My city has a pretty amazing recycling program, accepting just about anything for recycling…compost, styrofoam, glass, plastic bags; you name it…except textiles.
Now I know you all share the secret shame of home sewists: producing extraordinary amounts of little scraps of fabric that can’t be used for much of anything except landfill.
Why this is a problem is summed up well by Craig and Marc Kielburger in their article “We Shouldn’t Be Filling Up Our Landfills With Clothing”:
In North America, consumers are buying — and getting rid of — five times as much clothing as we did 25 years ago, reports Elizabeth Cline in her book Overdressed: The Shockingly High Cost of Cheap Fashion (Portfolio, 2013). A staggering 85 per cent of our collective apparel ends up in a landfill — that’s over 10.5 million tons of clothing, according to the popular second-hand store Value Village. In a single year, Canada produces enough textile waste — clothing and other goods like upholstery — to create a mountain three times the size of Toronto’s Rogers Centre stadium.
It’s easy to donate used clothing for reuse (although even the Goodwills and Salvation Armies and Value Villages of the world are now having a very hard time even keeping up with all of the clothing donations being sent their way), but what about those offcuts from sewing? I spent a lot of time researching options near me for recycling fabric but short of driving them to a depot over a hundred kilometres away, there were few. Between fabric scraps, old worn-out clothing, and bed sheets that have reached the end of their life, I have two garbage bags full of textiles waiting in the basement for a recycling option.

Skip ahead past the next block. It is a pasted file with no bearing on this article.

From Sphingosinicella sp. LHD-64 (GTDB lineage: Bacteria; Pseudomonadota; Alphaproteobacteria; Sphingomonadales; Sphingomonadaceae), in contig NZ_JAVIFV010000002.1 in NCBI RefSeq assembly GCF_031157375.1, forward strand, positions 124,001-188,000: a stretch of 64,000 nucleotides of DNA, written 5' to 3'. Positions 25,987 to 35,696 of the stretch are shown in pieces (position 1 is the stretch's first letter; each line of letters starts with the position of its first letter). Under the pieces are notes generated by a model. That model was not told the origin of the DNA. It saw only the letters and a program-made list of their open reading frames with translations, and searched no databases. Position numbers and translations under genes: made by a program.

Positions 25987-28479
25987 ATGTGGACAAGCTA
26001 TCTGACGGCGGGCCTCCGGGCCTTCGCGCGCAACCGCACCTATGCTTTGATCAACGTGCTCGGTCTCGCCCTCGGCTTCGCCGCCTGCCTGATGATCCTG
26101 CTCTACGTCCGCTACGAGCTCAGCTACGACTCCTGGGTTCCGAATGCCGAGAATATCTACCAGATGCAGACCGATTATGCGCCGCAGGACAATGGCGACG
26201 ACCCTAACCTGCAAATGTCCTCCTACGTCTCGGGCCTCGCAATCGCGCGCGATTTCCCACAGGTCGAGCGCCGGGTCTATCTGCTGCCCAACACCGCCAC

Good news! Clothing retailer H&M will take them off your hands and recycle them. And since there seems to be an H&M within a 2 block radius of every man, woman and child in the western world, hopefully that means this is an option for you, dear reader.
They offer a coupon for $5 off your next purchase of $30 or more for each bag you bring in, just in case you need more incentive than simply feeling imperious for having saved your scraps from going to landfill.
Funny story: I brought a bag of scraps and worn out clothes to an H&M a few months ago, and when I put it into the collection bin (which was much like a fast-food restaurant trash bin with a push-door at the top front), the whole bin fell apart with a giant clatter. First the sides fell open, hitting the floor with a deafening slap, and then the rest came crashing down while I stood there burning bright red for having attracted the attention of every single person in the store. Then a gum-chewing teenage employee comes up to me and says “next time, just give it to someone at the cash!” Thanks, smart ass. Next time, empty your fucking bin out before it bursts at the seams! lol
Anyway, hopefully your experience recycling your fabric scraps will be a little less traumatic than mine was. 😉
Do you have options near you for recycling fabric scraps and clothes that are too far gone for reusing?